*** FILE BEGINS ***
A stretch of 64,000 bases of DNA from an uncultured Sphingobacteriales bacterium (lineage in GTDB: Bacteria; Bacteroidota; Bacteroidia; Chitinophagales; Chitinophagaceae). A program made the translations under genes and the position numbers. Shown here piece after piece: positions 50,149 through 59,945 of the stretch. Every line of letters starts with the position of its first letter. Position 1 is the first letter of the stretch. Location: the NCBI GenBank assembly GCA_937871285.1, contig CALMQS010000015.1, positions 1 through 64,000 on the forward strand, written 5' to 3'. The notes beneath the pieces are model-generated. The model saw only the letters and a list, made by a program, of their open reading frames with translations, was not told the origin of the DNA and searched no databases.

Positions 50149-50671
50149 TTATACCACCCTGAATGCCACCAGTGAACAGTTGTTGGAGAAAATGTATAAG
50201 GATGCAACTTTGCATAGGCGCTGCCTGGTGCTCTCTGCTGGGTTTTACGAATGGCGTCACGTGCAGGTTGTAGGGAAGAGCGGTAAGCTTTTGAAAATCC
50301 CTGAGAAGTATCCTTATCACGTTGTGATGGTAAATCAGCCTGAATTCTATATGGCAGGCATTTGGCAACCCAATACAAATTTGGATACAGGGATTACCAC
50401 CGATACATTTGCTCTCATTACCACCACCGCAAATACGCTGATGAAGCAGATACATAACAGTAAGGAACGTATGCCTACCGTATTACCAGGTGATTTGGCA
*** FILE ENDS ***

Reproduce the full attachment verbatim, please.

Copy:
A stretch of 64,000 bases of DNA from an uncultured Sphingobacteriales bacterium (lineage in GTDB: Bacteria; Bacteroidota; Bacteroidia; Chitinophagales; Chitinophagaceae). A program made the translations under genes and the position numbers. Shown here piece after piece: positions 50,149 through 59,945 of the stretch. Every line of letters starts with the position of its first letter. Position 1 is the first letter of the stretch. Location: the NCBI GenBank assembly GCA_937871285.1, contig CALMQS010000015.1, positions 1 through 64,000 on the forward strand, written 5' to 3'. The notes beneath the pieces are model-generated. The model saw only the letters and a list, made by a program, of their open reading frames with translations, was not told the origin of the DNA and searched no databases.

Positions 50149-50671
50149 TTATACCACCCTGAATGCCACCAGTGAACAGTTGTTGGAGAAAATGTATAAG
50201 GATGCAACTTTGCATAGGCGCTGCCTGGTGCTCTCTGCTGGGTTTTACGAATGGCGTCACGTGCAGGTTGTAGGGAAGAGCGGTAAGCTTTTGAAAATCC
50301 CTGAGAAGTATCCTTATCACGTTGTGATGGTAAATCAGCCTGAATTCTATATGGCAGGCATTTGGCAACCCAATACAAATTTGGATACAGGGATTACCAC
50401 CGATACATTTGCTCTCATTACCACCACCGCAAATACGCTGATGAAGCAGATACATAACAGTAAGGAACGTATGCCTACCGTATTACCAGGTGATTTGGCA